Poker champion Annie Duke is going all in for Bridges Academy, the Studio City school serving gifted and highly-gifted students who also have learning differences.
Duke is hosting the “All In For Charity” Poker Tournament April 16 at the Beverly Garland Hotel in North Hollywood. All proceeds will fund research, training, financial aid and scholarship opportunities for these “twice-exceptional” (2e) students.
Philanthropy is nothing new for Annie Duke. She has used her renowned poker skills and numerous contacts in the professional poker world and beyond to raise money for Ante Up For Africa, Enough Project, Head To Hollywood, Not On Our Watch, Women’s Sports Foundation, Refugees International, After School All Stars, 1736 Family Crisis Center and the Make-A-Wish Foundation, among others. She also sits on the board of directors of Decision Education Foundation, an organization created in 2001 by educators, decision scientists and management consultants with a passion for education and a commitment to bringing decision education to today’s youth.
Annie is a World Series of Poker Bracelet Winner, National Heads Up Poker Champion and Teacher at the WSOP Poker Academy as well as a published author. She has appeared on television programs including The Colbert Report, The Ellen DeGeneres Show, Deal or No Deal and Celebrity Apprentice.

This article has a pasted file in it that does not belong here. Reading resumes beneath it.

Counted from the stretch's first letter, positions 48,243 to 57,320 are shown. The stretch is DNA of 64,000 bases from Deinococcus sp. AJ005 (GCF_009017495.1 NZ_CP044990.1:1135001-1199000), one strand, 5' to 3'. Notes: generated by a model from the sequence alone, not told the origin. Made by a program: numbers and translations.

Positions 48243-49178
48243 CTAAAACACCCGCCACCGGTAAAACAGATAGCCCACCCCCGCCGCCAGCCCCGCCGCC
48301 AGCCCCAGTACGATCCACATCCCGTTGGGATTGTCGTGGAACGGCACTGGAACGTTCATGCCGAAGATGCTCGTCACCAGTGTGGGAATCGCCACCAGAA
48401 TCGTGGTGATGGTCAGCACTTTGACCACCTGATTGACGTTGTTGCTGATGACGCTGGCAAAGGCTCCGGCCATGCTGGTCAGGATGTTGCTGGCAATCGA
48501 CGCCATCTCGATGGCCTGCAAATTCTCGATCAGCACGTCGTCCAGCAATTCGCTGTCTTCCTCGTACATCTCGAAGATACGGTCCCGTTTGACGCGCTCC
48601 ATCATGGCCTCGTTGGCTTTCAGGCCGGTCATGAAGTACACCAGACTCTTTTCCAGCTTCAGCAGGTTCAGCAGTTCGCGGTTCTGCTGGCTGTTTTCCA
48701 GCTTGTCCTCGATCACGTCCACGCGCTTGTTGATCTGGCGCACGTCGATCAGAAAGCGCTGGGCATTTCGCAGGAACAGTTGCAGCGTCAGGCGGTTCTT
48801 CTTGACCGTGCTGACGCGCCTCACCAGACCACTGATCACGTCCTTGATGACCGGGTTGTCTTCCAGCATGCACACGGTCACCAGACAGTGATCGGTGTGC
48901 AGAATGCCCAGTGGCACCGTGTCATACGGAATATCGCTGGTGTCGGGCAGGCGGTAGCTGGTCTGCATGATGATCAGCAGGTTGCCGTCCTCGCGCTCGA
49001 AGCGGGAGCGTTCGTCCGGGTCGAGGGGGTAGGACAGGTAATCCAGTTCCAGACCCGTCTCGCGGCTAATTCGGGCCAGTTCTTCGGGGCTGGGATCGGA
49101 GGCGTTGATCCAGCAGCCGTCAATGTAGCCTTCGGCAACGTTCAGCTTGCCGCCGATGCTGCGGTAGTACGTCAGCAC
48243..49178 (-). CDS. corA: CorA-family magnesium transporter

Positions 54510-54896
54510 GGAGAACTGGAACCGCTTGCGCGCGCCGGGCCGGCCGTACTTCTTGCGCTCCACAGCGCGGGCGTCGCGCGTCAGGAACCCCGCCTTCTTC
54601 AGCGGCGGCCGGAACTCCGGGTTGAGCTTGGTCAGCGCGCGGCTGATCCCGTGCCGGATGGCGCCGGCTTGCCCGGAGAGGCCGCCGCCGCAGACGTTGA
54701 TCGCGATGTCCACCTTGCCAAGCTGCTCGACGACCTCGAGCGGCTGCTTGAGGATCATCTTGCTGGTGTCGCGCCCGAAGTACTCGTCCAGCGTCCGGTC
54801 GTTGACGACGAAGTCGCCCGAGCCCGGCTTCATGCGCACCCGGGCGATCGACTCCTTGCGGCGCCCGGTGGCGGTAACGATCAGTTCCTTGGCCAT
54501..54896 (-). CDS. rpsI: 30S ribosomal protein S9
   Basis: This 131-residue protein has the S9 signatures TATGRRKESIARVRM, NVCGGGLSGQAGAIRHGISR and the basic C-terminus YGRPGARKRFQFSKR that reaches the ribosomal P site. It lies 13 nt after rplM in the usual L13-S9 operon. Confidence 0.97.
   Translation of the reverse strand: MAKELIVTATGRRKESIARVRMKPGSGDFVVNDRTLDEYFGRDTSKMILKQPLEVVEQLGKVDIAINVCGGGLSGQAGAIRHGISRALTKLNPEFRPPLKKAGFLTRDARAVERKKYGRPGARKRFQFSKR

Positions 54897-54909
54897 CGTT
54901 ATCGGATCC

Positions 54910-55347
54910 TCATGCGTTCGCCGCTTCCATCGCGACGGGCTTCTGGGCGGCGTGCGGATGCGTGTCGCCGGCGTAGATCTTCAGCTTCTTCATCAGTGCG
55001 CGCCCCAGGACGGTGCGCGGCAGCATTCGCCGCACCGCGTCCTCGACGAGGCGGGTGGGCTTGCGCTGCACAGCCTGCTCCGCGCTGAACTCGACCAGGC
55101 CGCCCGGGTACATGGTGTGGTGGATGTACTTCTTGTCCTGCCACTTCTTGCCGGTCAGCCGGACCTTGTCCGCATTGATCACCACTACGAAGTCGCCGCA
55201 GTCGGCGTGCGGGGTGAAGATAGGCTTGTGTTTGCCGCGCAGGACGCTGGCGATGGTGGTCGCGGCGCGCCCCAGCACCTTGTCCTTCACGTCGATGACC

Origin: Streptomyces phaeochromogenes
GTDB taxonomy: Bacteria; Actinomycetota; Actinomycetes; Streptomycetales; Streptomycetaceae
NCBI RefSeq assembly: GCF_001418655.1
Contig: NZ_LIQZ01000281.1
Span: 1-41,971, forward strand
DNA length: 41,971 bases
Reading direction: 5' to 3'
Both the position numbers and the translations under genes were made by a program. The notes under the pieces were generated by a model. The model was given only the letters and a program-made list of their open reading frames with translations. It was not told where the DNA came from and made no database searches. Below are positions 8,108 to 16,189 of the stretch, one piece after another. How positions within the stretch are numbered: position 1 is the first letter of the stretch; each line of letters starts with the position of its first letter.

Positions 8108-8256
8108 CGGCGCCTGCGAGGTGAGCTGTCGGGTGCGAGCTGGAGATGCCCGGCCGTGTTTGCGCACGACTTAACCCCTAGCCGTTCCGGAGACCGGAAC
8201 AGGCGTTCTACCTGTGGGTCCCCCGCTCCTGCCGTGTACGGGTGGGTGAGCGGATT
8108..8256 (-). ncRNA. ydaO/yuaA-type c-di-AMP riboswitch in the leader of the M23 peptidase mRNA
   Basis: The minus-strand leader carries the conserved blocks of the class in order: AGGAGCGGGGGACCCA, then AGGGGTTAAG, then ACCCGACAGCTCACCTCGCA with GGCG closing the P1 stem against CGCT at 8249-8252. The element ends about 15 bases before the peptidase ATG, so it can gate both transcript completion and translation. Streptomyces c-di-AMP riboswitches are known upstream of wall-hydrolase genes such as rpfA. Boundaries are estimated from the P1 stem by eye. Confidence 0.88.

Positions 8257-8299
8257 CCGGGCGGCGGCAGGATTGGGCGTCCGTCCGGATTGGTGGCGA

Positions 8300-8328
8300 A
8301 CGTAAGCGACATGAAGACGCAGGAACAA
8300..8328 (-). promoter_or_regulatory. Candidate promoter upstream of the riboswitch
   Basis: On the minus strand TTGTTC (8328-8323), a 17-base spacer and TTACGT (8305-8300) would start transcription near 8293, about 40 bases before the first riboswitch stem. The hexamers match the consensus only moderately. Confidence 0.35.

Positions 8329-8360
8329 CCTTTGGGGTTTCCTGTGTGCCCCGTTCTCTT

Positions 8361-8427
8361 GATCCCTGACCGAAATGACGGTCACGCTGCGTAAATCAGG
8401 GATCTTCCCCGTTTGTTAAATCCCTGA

This is an exciting time for Bridges Academy. The school, grades 5-12, has purchased the Studio City campus it has been sharing since 2005. The campus was built in the late 1940s as Our Lady of Corvallis Catholic Girls School and was purchased in 1980 by Osaka Sangyo University of Japan. Bridges began renting space when it outgrew its previous facility in Sherman Oaks. The property is on 3.5 acres and includes a two-story classroom building, smaller two-story classroom/office building, gym-cafeteria complex, 120-bed dormitory, full-service kitchen, grounds and ample parking. Not only will the campus become Bridges Academy’s permanent home, but it will also serve as an institute for 2e research, training, conferences, seminars, workshops and a resource center for parents and professionals, including summer programs. Proceeds from Annie’s event will also support the institute.
Bridges is co-hosting the annual (and first international) conference of the Association for Educating Gifted Underachieving Students (AEGUS) in Hawaii later this month. Educators, professionals and parents from the mainland, Hawaii, Australia and Japan will be in attendance. Bridges also created and spearheads JamFest, a music festival involving several area high school musicians, the proceeds of which go to MusiCares, the philanthropic arm of the National Academy of Recording Arts and Sciences — the Grammys. The 2011 fifth annual event took place March 6 at the Roxy in Hollywood.